While Finance Minister Pravin Gordhan’s budget speech on Wednesday was hailed by business and some politicians as well balanced, it offered little comfort to Rose Selemela, who survives on social grants.
Selemela – whose family of four lives on the R560 in child support grants she receives for her two children, Koketso (12) and Bophelo (5) – is one of the 16.5 million South Africans who depend on social grants for survival.
The increase of the child grant to R290 in April and R300 in October means nothing to Selemela, who pays R500 a month for her children’s school transport.
“R580 is deposited into the account, but by the time I get it, it’s about R550 as a result of bank charges. It’s very difficult. We survive by God’s grace.
“I don’t like talking about this because it hurts me a lot. This money is really just enough for the kids’ transport to school. I just hope for miracles and I just wish I could get a job,” she says.
Selemela, whose husband, a meter-taxi driver, died in 2011, switched off her refrigerator because it was empty. The food cupboard, bread tin and sugar container were also bare when City Press visited.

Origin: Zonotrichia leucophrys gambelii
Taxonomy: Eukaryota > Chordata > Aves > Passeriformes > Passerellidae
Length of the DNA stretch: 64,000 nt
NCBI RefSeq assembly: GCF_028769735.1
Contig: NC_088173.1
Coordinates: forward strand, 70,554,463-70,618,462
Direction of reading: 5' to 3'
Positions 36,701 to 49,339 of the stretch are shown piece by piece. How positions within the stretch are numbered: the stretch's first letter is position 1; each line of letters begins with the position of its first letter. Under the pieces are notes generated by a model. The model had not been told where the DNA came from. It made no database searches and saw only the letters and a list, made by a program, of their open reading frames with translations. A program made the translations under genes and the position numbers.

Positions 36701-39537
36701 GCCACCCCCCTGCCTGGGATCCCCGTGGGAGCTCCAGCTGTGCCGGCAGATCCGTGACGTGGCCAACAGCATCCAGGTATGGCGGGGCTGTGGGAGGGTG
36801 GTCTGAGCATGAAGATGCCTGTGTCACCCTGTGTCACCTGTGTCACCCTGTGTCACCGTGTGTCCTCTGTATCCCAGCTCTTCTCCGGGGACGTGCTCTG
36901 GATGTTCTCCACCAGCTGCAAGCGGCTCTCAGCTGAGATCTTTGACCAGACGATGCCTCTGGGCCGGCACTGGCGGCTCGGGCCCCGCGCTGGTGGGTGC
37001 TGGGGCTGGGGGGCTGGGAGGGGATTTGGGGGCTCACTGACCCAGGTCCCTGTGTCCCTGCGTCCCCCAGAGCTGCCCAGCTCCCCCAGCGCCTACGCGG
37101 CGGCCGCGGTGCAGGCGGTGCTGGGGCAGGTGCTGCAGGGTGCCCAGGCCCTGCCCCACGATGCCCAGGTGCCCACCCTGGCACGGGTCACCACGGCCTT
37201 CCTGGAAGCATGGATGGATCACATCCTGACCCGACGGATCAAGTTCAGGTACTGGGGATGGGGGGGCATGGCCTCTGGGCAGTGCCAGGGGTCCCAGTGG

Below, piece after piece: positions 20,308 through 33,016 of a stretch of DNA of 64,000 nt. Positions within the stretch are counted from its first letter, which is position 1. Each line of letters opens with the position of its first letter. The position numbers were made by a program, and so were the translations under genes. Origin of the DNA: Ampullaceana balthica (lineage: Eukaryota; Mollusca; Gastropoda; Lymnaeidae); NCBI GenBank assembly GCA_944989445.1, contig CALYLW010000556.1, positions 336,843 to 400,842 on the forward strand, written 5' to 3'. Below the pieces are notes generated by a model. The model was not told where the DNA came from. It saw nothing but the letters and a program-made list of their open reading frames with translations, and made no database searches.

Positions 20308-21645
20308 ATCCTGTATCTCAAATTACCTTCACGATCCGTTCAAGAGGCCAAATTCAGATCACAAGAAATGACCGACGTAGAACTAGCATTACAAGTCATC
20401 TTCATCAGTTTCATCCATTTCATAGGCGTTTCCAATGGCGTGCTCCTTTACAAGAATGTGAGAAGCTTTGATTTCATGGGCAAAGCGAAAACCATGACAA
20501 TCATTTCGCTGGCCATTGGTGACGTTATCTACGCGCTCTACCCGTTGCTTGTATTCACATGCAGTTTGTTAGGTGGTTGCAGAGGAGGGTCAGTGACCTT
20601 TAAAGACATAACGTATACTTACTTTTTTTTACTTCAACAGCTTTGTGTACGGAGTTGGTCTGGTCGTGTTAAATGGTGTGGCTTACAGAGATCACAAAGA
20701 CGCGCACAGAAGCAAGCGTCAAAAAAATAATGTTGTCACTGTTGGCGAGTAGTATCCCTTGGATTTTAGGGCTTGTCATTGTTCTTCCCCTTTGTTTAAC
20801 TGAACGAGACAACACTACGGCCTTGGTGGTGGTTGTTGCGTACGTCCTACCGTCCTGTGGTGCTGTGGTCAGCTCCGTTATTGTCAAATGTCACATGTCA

“We don’t buy groceries because R580 is just too little for four people. After paying for the kids’ transport, I use the rest to buy mealiemeal,” she said. “Things could be a little better if the government increased the grants to at least R400.”
Selemela and her three children, who live in a four-roomed RDP house in Seshego, receive subsidised electricity from the Polokwane municipality.
Most of their food comes from hand-outs from friends and their church.
However, following the announcement of an 8% power price hike for the next five years, things are set to get worse for them.
“I try to buy electricity for R100 every month and normally it lasts for three weeks. But with the most recent increase, it remains to be seen if we will be able to cope.”
Dr Dick Forslund, economist and researcher at the Alternative Information and Development Centre, says the R20 increase in the child support grant was far below the official inflation rate of 5.5%.
“The working class and the poor spend most of their money on food, transport and electricity. According to Stats SA, official inflation is at 5.5%,but the official inflation rate doesn’t reflect the price increases afflicting the poor and the working class.
“Inflation for the poor and working class is 6.9%. This means that their money will buy fewer eggs, less mealiemeal, less electricity.”